Music therapy may ease anxiety in cancer patients

Music therapy may ease anxiety in cancer patients

NEW YORK - Music therapy may help lower anxiety and improve moods in people with cancer, although it's not clear what treatment - listening to pre-recorded CDs during hospital visits, or sessions with a music therapist - helps most, a study said.

An analysis of 30 past studies, published in the Cochrane Library, looked at the effect of music therapy or music listening in close to 2,000 cancer patients.

Compared to patients who only received standard cancer treatment, the combined data from the studies, reviewed by creative arts therapist Joke Bradt from Drexel University in Philadelphia, suggested that patients who also had music treatment rated their anxiety and pain lower, and had higher mood scores.

In addition, their heart rates were lower by about four beats per minute, on average.

"Music interventions may have beneficial effects on anxiety, pain, mood and quality of life in people with cancer," wrote Bradt and her colleagues.

"Furthermore, music may have a small effect on heart rate, respiratory rate, and blood pressure."

There was no effect, however, on how patients rated their depression or fatigue - probably because most of the studies only tested the effect of listening to music in the hospital for a single session, and didn't give patients much choice about what type of music they listened to, Bradt said.

"If someone's really depressed, one music listening session is not going to reverse that," she told Reuters Health.

While there wasn't enough data to determine if going to a music therapist helped patients more than listening to CDs, Bradt said she suspects that's the case since with a music therapist, patients are usually involved in making music by singing or playing instruments.

Therapists can also design a treatment program for each particular patient, she added.

"The patient can become an active participant. It can be really empowering, and can help patients feel more in control over the situation," she said.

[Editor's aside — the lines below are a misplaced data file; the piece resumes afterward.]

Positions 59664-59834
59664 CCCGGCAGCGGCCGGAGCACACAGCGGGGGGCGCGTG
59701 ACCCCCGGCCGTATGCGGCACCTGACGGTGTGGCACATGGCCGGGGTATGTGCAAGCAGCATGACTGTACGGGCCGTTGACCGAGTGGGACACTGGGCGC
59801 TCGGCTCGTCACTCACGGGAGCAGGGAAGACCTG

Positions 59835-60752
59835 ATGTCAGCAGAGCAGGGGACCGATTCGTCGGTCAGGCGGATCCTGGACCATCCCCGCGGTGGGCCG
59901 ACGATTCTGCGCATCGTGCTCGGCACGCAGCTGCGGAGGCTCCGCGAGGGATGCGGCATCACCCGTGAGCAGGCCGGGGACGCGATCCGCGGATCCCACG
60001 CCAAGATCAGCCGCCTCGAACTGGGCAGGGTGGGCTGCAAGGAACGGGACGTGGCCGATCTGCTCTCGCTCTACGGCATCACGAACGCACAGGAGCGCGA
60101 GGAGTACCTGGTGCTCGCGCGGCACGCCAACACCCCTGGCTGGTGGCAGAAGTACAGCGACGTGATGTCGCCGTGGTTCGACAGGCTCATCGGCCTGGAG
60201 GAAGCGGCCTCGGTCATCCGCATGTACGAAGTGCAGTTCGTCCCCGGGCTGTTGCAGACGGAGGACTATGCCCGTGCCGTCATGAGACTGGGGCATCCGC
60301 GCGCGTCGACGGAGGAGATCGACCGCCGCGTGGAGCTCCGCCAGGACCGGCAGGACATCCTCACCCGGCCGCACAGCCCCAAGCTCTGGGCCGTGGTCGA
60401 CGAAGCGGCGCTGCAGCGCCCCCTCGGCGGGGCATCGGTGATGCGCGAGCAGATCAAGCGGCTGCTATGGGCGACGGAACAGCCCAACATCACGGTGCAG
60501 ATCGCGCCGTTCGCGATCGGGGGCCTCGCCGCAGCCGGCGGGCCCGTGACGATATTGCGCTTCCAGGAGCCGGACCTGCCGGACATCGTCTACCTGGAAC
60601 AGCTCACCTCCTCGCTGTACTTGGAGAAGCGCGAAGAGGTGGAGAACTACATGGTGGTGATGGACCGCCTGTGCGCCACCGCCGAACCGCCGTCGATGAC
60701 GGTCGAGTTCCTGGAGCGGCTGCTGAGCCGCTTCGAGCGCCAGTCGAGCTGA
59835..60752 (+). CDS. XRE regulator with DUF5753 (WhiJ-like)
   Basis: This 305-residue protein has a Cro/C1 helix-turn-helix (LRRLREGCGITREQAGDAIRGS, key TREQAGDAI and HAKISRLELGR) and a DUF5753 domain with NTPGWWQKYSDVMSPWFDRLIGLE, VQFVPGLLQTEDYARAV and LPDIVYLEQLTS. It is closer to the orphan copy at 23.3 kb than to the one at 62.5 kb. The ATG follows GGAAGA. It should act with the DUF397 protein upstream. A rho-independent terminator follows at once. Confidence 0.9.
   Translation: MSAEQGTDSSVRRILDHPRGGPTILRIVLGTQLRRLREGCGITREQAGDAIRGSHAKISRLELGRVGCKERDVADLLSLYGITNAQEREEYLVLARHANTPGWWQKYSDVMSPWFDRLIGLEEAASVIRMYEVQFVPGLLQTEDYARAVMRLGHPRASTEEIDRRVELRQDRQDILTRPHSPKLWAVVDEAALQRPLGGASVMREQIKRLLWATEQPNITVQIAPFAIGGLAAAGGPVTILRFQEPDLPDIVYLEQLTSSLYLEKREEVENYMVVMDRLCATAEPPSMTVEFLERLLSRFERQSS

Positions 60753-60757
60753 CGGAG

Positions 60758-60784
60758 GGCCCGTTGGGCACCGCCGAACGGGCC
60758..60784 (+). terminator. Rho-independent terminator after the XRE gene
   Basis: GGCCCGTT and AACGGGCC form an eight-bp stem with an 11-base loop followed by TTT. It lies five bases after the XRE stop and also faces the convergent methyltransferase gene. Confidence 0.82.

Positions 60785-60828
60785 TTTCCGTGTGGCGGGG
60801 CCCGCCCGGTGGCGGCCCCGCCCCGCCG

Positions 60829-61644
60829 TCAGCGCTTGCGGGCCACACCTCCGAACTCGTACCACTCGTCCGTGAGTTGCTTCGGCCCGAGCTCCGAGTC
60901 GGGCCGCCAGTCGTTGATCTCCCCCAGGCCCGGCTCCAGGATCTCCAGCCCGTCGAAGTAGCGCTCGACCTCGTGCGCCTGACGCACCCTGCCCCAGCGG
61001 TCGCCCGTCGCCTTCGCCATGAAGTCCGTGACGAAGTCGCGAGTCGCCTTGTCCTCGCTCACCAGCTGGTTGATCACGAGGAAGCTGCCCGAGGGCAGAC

It can be hard to objectively compare anxiety and depression in patients getting music therapy and those not getting any extra treatment, Bradt and her colleagues explained, since if patients think music therapy will help them, they could feel better just because of extra optimism and expectation, rather than because of the therapy itself.

But Bradt said despite that, the potential positive effects of music treatment, especially with a trained music therapist, should be taken seriously.

Music therapist Debra Burns, from Indiana University-Purdue University Indianapolis, said therapists especially can help patients relax during stressful treatments and think through their tension.

"We can use the different music interventions to target the in-the-moment-symptoms - pain, anxiety. But we can also look at longer-term interventions" such as improving communication with family members, added Burns, who was not involved in the study.

In addition, therapists can adapt treatment as they need to according to the patient's needs, she said, adding that further research may be needed to see what type of music works best, and at what stage of the treatment.

Burns said there were other, intangible benefits. "We cannot forget that making music is a lot of fun as well," she added.

SOURCE:The Cochrane Library

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